User Tools

Site Tools


docs:guide-developer:device-support-policies

Device support policies / best practices

Check this one beforehand: Submitting patches

This page provides additional guidelines for adding device support.

These guidelines are no rules, but may help you to improve the experience for both yourself and the reviewers when you submit a device support patch. Beyond that, they may just describe recommended and/or frequently applied practice throughout OpenWrt.

What's actually required will depend on who is reviewing your submission, though.

Commit message

General guidelines for how to write a good commit message are found in Submitting patches

For device support commits, the commit message needs to contain at least the Specifications and Flashing instructions section.

Beyond that, it is recommended to add an overview of the MAC address assignment that you evaluated (see MAC address section below for further details).

Additional information is always helpful: While you shouldn't tell every detail of your struggle to support the device, it is generally a good idea to provide information that might help other developers in the future to understand why you did things as you did them.

DTS files

License

Please add a license via SPDX identifier to every file: https://spdx.org/licenses/

A very abundant license for DTS(I) files is:

// SPDX-License-Identifier: GPL-2.0-or-later OR MIT

Please don't add a full-text license, but choose the appropriate identifier for it.

dts-v1

The /dts-v1/; identifier must only be defined once and needs to be before any other content (except the license).

To ensure that and keep overview easily, it should be added to DTS files only, and omitted for DTSI files. That way it should be easy what to expect when looking at a file.

Model/device name

Naming of the device should be consistent. Many targets enforce that programmatically anyway, but if that's not the case please be consistent in your naming anyway.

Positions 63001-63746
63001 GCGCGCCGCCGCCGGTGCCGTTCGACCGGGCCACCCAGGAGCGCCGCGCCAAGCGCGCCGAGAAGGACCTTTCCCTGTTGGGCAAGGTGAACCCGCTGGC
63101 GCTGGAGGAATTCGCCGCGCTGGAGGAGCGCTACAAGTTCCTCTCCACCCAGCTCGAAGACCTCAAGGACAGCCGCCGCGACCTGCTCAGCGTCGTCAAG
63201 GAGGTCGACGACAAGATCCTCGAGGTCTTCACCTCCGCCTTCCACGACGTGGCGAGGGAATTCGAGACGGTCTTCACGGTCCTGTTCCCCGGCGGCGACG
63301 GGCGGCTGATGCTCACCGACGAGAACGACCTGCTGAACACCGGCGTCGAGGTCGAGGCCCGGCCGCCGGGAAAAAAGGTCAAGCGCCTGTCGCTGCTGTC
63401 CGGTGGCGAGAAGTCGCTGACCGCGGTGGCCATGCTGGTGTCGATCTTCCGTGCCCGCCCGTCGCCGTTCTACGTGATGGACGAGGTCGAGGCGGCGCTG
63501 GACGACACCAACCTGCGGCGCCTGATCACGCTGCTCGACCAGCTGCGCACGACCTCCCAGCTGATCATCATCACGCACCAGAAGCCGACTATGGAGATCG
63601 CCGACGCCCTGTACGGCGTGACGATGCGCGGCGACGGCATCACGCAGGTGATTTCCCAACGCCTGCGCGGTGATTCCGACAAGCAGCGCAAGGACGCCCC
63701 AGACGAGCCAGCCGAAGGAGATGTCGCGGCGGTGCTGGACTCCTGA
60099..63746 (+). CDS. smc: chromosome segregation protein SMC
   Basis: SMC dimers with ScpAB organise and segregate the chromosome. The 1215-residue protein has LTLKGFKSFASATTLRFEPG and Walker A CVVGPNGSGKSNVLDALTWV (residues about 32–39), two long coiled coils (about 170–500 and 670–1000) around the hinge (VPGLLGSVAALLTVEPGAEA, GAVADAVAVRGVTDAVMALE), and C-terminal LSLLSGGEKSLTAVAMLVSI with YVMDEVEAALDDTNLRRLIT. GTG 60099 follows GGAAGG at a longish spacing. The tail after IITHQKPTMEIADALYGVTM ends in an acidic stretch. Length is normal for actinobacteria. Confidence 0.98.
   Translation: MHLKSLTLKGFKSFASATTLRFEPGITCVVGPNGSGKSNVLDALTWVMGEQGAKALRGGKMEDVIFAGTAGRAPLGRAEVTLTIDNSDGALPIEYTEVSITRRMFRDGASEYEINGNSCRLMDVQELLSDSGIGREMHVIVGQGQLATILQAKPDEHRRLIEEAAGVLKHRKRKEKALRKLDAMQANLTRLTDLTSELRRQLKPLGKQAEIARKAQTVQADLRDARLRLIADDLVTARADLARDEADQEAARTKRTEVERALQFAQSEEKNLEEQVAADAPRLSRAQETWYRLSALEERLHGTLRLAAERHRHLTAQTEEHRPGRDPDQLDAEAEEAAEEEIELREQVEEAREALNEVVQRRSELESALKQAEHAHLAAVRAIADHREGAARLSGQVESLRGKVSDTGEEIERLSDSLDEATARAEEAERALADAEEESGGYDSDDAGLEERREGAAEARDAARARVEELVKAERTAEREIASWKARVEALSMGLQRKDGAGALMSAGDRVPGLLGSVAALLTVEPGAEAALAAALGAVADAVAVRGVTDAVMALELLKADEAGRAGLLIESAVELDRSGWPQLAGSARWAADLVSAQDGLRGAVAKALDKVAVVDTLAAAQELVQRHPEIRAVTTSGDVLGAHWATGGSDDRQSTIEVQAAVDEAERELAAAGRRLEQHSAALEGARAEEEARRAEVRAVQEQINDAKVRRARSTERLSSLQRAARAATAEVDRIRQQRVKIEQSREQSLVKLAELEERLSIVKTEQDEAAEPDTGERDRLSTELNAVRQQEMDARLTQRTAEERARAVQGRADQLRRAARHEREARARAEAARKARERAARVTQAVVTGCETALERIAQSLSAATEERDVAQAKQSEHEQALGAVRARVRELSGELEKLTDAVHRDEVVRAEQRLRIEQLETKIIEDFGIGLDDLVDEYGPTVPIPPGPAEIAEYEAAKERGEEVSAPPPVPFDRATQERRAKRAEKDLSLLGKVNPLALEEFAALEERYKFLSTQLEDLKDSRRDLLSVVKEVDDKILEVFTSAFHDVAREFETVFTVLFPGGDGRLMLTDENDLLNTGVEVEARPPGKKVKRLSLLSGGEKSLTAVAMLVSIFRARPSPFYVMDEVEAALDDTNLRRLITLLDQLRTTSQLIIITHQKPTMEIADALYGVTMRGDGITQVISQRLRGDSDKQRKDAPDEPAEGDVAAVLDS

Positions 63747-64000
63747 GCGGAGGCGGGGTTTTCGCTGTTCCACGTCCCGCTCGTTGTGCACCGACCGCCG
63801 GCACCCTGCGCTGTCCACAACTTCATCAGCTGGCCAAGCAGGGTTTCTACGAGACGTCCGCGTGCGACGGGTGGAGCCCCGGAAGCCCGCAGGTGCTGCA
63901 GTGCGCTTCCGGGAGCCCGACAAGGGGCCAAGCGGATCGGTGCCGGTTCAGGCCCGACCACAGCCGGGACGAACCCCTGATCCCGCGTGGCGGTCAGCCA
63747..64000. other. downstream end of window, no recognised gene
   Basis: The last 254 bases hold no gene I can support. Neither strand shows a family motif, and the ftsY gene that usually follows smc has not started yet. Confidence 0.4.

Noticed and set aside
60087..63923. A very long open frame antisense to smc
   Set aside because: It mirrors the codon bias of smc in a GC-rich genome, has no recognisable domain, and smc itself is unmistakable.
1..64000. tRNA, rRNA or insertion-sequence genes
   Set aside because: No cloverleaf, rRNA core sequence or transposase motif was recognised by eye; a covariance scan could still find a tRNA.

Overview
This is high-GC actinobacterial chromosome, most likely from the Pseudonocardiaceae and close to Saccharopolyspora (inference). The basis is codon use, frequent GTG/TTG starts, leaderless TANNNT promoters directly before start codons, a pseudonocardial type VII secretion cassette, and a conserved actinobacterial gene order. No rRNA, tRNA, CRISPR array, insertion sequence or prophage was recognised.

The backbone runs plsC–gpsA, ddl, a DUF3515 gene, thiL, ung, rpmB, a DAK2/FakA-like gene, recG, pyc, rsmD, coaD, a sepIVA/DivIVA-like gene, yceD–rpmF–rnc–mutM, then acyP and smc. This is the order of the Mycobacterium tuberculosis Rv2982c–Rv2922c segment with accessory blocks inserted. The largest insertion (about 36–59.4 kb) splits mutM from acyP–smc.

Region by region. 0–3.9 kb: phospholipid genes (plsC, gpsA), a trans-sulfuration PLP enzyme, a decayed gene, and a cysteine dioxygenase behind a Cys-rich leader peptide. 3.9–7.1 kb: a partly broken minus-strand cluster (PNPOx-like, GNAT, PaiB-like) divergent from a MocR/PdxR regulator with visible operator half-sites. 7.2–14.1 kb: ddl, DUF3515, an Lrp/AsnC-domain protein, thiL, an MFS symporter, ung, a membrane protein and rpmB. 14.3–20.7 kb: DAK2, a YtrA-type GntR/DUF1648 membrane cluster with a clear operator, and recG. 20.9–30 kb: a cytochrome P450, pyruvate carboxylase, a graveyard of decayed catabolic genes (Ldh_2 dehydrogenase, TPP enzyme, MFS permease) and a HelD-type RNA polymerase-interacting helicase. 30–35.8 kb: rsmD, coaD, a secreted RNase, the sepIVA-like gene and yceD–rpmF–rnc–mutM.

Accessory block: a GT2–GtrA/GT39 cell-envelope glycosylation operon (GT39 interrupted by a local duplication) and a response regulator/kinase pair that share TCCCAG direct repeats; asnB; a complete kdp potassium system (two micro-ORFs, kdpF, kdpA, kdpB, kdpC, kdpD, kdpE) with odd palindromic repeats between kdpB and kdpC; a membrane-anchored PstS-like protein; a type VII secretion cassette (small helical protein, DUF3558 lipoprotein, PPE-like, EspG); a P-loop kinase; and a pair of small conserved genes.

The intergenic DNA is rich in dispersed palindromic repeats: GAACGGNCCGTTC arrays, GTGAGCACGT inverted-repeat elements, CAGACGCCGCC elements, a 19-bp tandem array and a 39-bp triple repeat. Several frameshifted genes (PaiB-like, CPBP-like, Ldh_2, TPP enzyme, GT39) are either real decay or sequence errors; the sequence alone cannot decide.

If your model property contains a “v1”, then your compatible should as well. Try to avoid abbreviations, these might cause confusion. The easiest way is to just create the compatible from the model by converting everything to lower case and replacing every space by a hyphen:

	model = "TP-Link TL-WR841N v14";
	compatible = "tplink,tl-wr841n-v14", "mediatek,mt7628an-soc";

An exception should be made for the vendor part of the compatible, where the kernel provides a list of strings to be used: https://www.kernel.org/doc/Documentation/devicetree/bindings/vendor-prefixes.txt

General style

Indent style for DTS files is tabs-only.

To enhance readability, it is recommended to separate all blocks by empty lines. Despite, it may be helpful to structure properties into groups separated by empty lines.

For the status property, a frequent practice is to put it as a node's first line and add an empty line afterwards.

LEDs

LEDs should have a label property following the model:color:use scheme, where the model section should exactly match the right part of the device's compatible after the comma.

Depending on the target, there are a few vendors where the vendor name is used instead of the model name (e.g. tp-link). Just try to be consistent with the already existing code here; if unsure, use the model name.

The node name should be chosen in order to match the use from the label, i.e. if tp-link:green:wlan is used, the node name should be wlan as well, and not wifi. If there is more than one LED with the same use, the color should be added to the node name (wlan_green).

The DT label (not the label property) should be created from the node name by adding a led_ prefix, because the DT label will be used in global context. Only add a DT label if you use it for something, otherwise just omit it.

Example:

leds {
	compatible = "gpio-leds";

	lan {
		label = "tl-wr841n-v14:green:lan";
		gpios = <&gpio 39 GPIO_ACTIVE_LOW>;
	};

	wan_green {
		label = "tl-wr841n-v14:green:wan";
		gpios = <&gpio 40 GPIO_ACTIVE_LOW>;
	};

	wan_amber {
		label = "tl-wr841n-v14:amber:wan";
		gpios = <&gpio 41 GPIO_ACTIVE_LOW>;
	};

	led_system: system {
		label = "tl-wr841n-v14:green:system";
		gpios = <&gpio 42 GPIO_ACTIVE_LOW>;
	};
};

Obviously, as the model name is part of the label property, it is not possible to put the entire leds node into a DTSI file. Though technically parts of it can be moved to a DTSI, in most cases it is much easier to read if the whole block is kept in the DTS.

base-files

The cases in base-files are sorted in two levels: Within each block the devices are sorted alphabetically, and all of the blocks are sorted alphabetically based on the first device.

Where possible, add your device to an existing block instead of creating a new one.

No wildcards